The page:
Due to this tasty texture in the mouth and the powerful taste of all-i-oli, we recommend using a white wine of the gewürztraminer variety or sparkling wine of the muscatel variety from the area of Valencia or Alicante. The touch of sweetness provided by these varieties combines magnificently with the delicate texture and sharp flavor of this paella.
To end up, curiously, paella is usually accompanied by light white wines, when the interesting or more appropriate would be to take crianza whites with more structure, especially if the paella is mixed or meat.
It is also important to bear in mind the context in which the paella is taken. In many cases, the paella is a dish that is enjoyed near the sea, with good weather and free air. When temperatures are high it is advisable to think of fresh wines that do not have excessive alcohol content.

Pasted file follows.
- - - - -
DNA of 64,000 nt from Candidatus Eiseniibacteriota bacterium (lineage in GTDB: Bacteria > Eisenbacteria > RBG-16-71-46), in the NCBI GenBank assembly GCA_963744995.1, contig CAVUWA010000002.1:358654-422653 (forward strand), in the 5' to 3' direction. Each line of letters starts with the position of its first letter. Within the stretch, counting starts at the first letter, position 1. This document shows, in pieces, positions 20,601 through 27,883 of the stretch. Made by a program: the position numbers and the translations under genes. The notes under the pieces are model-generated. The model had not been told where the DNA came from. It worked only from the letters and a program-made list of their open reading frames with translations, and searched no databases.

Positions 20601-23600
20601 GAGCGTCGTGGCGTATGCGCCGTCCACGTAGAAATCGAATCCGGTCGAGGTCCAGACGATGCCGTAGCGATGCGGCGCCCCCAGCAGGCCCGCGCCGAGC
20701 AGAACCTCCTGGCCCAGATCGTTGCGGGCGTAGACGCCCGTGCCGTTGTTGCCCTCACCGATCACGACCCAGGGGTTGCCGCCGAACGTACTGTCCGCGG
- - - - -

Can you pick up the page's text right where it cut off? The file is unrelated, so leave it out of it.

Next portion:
I hope this was helpful to know what wine to serve with paella
What bread to serve with paella?
Eating bread with paella is not something usual in Spain. However, there are many people to love to coat bread with stock remains. Furthermore, some others like to combine rice and bread, creating a tasty bite.
Then, if you want to know the best kind of bread to have with paella, the answer mostly a crusty one. A crusty piece of bread can offer a fantastic texture contrast when served with paella. So, a good tip is to freeze your bread until some time before eating in order to keep its crustiness.
A warm small baguette should be good enough to be paired with paella since we may not want to be full soon. Besides, a homemade loaf either white or brown will be always a “plus”.